By Ayaan Ali
New York City, New York
Mass quarantine in the pandemic’s early stages shed light on the fact that people are more than just their work. As a result, anti-capitalist arguments began to appear more frequently in politics, news, social media activism, and simple day-to-day discussions. However, the root of these newfound sentiments goes beyond just the pandemic. In recent years, there has been a spark in the production of movies, music, fashion, and TV that have layered themes of socioeconomic inequality and class consciousness. This raises questions about the efficacy of this new artistic output in actually combatting the norms of capitalism in Western society. To answer these questions, we must analyze several case studies in the past two years.
The film Parasite, directed by Bong-Joon Ho, is a story about a destitute family infiltrating the home of a wealthy one by masquerading as highly qualified workers. The movie won Best Director, Best Original Screenplay, and Best International Feature at the Oscars and became the first foreign-language film to win Best Picture at the Academy Awards. In his award acceptance speech, Ho argued that U.S. audiences should make the effort to overcome a “1 inch barrier of subtitles” and expose themselves to a plethora of powerful foreign-language films like Parasite.
More recently, another Korean drama has made headlines in the United States: Squid Game. The show follows several characters, all ridden with enormous debt, while they play a series of children’s games and try to eliminate each other in order to win a monetary prize. The main caveat is that each player who gets eliminated is killed. The show is a staunch critique of the inequality crisis in South Korea and its social effects on the population. It garnered 111 million viewers within only two months of its release, a testament to its massive popularity.
In fashion, Congresswoman Alexandria Ocasio-Cortez earned both praise and harsh backlash for her dress at the 2021 Met Gala, which had the phrase ‘Tax The Rich’ embroidered on the fabric in deep red. A common critique was that her action was performative; the Congresswoman enjoyed mingling at a gala filled with some of America’s wealthiest people, while police were arresting Black Lives Matter protesters outside the event. The protestors outside argued that the very concept of the Met Gala is an excessive display of wealth and high-fashion. Pose star and Gala attendee Indya Moore, one of the few celebrities to actually acknowledge the protests, said on Instagram that “[w]e organize millions for a museum, on stolen land that black and brown people suffer on unless white supremacy thinks they are exceptional — but not for the people?” Despite the controversy, AOC still views the dress as a success. While on the red carpet, she stated, “while the Met is known for its spectacle, we should have a conversation about it.”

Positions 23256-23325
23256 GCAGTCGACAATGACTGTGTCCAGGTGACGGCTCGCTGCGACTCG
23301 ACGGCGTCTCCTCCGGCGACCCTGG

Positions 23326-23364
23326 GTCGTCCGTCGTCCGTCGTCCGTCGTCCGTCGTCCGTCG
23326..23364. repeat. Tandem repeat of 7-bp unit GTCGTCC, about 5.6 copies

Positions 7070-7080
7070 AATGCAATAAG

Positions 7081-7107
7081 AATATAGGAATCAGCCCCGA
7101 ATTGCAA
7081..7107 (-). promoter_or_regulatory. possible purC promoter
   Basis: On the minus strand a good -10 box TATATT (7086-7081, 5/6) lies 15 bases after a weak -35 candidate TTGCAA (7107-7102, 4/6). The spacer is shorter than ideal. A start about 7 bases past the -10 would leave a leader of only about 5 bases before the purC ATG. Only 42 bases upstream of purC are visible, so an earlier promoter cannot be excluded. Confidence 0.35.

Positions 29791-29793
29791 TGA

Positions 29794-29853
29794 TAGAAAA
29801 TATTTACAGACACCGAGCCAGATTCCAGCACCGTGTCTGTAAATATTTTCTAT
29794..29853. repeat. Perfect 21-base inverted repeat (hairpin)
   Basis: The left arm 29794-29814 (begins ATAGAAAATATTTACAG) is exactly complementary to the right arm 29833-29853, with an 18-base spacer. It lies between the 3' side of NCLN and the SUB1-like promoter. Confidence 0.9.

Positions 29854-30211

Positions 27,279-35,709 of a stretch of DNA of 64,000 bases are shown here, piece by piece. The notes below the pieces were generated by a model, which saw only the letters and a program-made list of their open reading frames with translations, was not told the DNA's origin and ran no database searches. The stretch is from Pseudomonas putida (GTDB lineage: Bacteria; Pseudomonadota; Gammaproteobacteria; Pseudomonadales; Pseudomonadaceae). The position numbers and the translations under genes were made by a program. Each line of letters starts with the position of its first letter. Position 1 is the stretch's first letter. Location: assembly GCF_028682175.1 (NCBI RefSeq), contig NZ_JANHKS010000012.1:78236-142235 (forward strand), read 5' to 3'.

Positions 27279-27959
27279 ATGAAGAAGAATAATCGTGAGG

Though, which approach was more effective: the allegorical symbolism of the dress, films, and TV shows or the legitimate protest by the activists outside the Met Gala? If the intent was conversation, then it was certainly achieved. It’s important, however, to differentiate between real movements and commodified activism. The messages that AOC and Squid Game portray to their audiences essentially utilize the fruits of capitalism—mass media, high fashion, and consumerism—to combat the pitfalls of capitalism itself.
Consider the controversy surrounding The Activist, a show that was supposed to have six different activists compete with one another in order to gain international funding for their organizations. Production was met with fierce opposition. Many argued that the show was the epitome of commodification, and undermined the actual, critical work of the activists. The negative backlash galvanized the producers to turn the reality show into a TV documentary.
Critiques of capitalist ideology and mass wealth in film and TV, expose social inequities through underlying themes. Overtly, they are still forms of entertainment. It’s ironic that Squid Game was released on Netflix, a media giant that essentially monopolized the streaming industry until the rise of even more corporatized competitors like Disney+ and Hulu. The same goes for fashion. No matter how many dresses are plastered with messages, there will not be true reform until global fashion houses and fast fashion companies are held accountable for their contributions to dangerous overproduction, waste management, and environmental degradation. Media isn’t entirely useless in combating capitalism and oppression. In regards to systemic change, however, media and fashion functions as an additive factor. To push through meaningful change, one must vote, protest, and actively campaign their platform.